Do Carbs Curb Conception?

noodles-560657_1280 Do Carbs Curb Conception?

I for one certainly hope not. Bread, rice, and all things sweet are my favorite treats, especially right before that time of the month. The monster cravings for candy and bowls of white rice can be unrelenting. Everyday I hear people discussing their love-hate relationship with pasta and the like. Thanks to the popularity of high protein diets carbs have gotten a bad rap over the last couple of decades. Blame (or thank) Dr. Atkins, blame (or bless) Loren Cordain (the MD behind 2014's trendiest diet craze, The Paleolithic Diet) for making carbs the enemy to many women and their weight loss goals. Having infertility pinned on carbohydrate rich foods would likely be the nail in the coffin of the already waning bread sales. Fortunately for us and Sara Lee, to my knowledge, there are not any research findings which suggest a low or no carb diet helps with fertility nor does the average amount of carbohydrates in most people's diets reduce fertility.

What does seem to matter though is the source of our carbohydrates. The affect of a baked sweet potato (unfortunately my grandma's candied yams don't count) on our health and fertility is far different than that of 3/4 cup of white rice even though they contain roughly the same amount of carbohydrates. J.E. Chavarro and his fellow researchers found a connection between the glycemic index of foods, total carbohydrate intake, and fertility. Diets rich in foods with a higher glycemic index and those with 60% or more of their total calories coming from carbohydrates were related to increased risk of infertility. As a general rule, the more processed a carbohydrate containing food is the higher its glycemic index. Choosing unprocessed or minimally processed foods in the proper amounts once again is shown to be an important and effective strategy for staying fertile and healthy.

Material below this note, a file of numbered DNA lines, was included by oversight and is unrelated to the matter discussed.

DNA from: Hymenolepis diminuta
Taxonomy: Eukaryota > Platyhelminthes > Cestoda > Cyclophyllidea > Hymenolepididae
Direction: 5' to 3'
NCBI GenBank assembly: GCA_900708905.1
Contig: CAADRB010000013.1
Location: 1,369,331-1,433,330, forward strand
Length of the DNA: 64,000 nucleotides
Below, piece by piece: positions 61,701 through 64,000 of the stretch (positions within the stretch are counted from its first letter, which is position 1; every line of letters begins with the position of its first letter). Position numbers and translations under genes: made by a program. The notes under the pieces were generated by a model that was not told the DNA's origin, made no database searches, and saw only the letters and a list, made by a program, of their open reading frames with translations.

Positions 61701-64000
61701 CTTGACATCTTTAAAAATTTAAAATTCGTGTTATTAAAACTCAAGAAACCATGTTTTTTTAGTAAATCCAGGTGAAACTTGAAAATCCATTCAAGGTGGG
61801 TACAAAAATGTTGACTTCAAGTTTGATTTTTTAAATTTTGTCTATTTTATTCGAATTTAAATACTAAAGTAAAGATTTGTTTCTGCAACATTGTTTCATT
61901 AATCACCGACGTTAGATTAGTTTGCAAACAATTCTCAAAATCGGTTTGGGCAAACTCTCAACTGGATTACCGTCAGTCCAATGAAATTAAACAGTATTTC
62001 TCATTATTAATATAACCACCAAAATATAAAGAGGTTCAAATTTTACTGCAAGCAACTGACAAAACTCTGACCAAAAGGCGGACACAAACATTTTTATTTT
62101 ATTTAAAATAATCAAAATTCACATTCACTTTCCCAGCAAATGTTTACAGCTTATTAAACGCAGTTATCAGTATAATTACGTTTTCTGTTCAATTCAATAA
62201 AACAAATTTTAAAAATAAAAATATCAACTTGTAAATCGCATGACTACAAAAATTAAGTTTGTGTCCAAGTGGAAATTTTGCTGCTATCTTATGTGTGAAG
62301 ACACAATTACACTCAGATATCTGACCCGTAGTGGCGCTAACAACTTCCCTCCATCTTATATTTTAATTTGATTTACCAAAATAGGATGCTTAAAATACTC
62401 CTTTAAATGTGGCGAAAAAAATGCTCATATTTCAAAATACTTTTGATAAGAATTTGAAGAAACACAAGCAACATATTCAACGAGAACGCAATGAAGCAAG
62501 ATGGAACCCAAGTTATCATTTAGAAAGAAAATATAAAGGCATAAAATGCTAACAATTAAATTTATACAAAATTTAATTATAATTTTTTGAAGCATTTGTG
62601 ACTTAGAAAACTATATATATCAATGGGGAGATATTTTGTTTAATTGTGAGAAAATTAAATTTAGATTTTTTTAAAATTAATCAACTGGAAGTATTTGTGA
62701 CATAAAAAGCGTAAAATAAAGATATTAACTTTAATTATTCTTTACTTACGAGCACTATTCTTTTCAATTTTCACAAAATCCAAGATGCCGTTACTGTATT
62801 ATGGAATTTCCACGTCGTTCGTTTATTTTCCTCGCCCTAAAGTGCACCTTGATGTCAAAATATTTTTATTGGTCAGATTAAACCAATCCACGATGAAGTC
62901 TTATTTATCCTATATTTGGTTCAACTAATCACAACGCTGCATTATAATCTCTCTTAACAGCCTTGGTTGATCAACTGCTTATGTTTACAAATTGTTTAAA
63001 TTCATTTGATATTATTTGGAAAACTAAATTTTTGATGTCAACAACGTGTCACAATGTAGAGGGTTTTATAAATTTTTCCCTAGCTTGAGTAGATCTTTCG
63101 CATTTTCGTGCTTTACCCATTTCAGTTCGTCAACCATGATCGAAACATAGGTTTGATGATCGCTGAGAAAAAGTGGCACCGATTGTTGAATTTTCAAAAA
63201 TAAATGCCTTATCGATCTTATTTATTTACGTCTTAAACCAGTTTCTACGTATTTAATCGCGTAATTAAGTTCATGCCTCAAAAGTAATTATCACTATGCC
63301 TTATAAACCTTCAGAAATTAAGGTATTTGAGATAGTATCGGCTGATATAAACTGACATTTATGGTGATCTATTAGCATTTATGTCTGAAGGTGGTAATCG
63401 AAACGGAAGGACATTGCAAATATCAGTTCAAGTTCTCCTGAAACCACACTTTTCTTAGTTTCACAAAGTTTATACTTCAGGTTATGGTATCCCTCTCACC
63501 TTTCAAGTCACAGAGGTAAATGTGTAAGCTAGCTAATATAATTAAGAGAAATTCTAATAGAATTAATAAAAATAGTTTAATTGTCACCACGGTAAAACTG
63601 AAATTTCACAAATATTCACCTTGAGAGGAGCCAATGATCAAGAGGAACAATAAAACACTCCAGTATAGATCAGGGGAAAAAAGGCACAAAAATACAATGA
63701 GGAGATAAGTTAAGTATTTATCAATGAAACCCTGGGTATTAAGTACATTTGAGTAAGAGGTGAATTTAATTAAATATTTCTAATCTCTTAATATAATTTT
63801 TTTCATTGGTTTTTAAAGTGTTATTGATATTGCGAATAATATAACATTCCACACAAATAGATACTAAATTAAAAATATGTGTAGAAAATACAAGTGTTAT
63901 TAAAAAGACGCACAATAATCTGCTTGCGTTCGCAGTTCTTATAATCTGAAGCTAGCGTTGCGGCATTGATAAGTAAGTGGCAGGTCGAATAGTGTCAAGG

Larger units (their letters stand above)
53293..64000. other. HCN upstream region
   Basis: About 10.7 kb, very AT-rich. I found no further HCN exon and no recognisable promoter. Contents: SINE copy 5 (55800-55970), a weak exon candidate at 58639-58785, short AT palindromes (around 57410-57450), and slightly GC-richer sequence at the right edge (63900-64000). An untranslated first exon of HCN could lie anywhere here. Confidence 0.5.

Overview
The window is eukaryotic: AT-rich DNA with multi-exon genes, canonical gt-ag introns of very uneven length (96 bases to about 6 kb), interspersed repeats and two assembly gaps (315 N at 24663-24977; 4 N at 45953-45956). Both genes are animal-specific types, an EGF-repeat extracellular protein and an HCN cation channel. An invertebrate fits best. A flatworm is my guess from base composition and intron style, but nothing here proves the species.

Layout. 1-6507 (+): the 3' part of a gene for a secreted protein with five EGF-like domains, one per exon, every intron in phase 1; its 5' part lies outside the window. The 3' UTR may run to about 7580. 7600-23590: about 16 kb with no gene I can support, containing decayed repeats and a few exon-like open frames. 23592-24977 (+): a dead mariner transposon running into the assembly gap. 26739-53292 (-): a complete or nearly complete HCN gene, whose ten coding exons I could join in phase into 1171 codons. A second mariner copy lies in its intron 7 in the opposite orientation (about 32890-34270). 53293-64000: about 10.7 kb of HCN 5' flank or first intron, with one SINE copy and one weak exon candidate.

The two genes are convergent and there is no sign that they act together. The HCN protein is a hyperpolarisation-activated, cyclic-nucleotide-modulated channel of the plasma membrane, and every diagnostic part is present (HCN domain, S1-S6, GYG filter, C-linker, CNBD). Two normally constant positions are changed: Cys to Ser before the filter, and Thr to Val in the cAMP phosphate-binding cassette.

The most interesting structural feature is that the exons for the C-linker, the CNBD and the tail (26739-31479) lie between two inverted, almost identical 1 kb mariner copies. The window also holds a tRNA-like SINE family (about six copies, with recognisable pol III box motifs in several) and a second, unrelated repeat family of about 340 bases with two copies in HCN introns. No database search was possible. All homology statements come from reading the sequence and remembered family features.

Figuring out which foods and how much to include regularly need not be difficult. Simply choose foods as close to how they started out in nature as possible and give each food group some attention on your plate. The hardest thing for me to change was the amount of rice and potatoes on my plate. You see, I come from a long line of carb lovers. My mom and grandma were notorious for filling the entire plate with rice or potatoes then putting the rest of the food on top. Rice was never meant to be the plate just a delectable and delicious item on the plate. Roughly a fist of minimally processed carb rich foods is enough. To round it all include about a palm's worth of protein and fill the rest of the plate with veggies. Balanced, nutritious, and yummy. 

Kendra Tolbert1 Comment